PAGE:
Nearly half the states are banning abortion coverage in the new health insurance exchanges almost four years after battles over the issue nearly derailed passage of the Affordable Care Act.
Michigan could become the 24th state to ban most abortions in exchange plans this week, after an unusual citizens’ petition drive that allows state lawmakers to resurrect a bill the governor had vetoed and vote it into law without his signature.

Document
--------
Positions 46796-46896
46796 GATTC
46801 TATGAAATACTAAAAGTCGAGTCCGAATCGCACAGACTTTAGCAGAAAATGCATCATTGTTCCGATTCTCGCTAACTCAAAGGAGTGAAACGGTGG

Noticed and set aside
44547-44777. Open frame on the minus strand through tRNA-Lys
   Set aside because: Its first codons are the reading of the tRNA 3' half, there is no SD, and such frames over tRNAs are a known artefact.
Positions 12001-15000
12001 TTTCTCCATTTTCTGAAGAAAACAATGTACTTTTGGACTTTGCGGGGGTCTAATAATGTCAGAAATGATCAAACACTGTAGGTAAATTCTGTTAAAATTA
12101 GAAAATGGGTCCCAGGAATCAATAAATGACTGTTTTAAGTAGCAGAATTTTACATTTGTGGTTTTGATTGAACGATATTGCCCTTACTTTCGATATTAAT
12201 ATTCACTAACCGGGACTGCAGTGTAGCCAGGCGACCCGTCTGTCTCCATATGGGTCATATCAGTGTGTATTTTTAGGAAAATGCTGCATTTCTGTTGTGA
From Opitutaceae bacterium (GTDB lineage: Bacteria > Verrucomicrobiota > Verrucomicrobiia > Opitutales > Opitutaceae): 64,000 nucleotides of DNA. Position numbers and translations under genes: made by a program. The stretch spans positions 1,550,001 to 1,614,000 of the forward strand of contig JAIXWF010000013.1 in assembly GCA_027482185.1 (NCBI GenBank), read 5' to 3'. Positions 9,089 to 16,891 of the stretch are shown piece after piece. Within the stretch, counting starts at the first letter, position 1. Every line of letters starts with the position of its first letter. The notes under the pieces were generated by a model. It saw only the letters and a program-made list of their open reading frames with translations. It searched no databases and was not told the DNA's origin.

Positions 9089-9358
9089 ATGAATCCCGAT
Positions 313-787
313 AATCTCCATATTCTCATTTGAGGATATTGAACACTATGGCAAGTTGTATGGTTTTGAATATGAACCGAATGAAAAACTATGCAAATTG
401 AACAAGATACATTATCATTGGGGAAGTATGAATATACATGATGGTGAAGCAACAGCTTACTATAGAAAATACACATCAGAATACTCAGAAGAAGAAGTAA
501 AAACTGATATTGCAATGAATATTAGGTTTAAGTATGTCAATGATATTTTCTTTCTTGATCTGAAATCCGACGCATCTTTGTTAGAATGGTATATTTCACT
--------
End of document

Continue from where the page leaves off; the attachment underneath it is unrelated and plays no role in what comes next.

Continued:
Federal law bans taxpayer-financed abortion, and that was addressed in the compromise that paved the way for final passage of President Barack Obama’s health law. But the law also allows states to ban abortion coverage in the exchanges — even if the state isn’t running its own exchange — and most of the GOP-led states have done so.
Twenty-one states have laws banning exchange plans from covering abortion in most cases. Two other states already had restrictions in place that applied to all private health plans, which now include those offered on the exchange. The abortion funding controversy arises in the exchanges because many people will get federal subsidies to buy the health plans.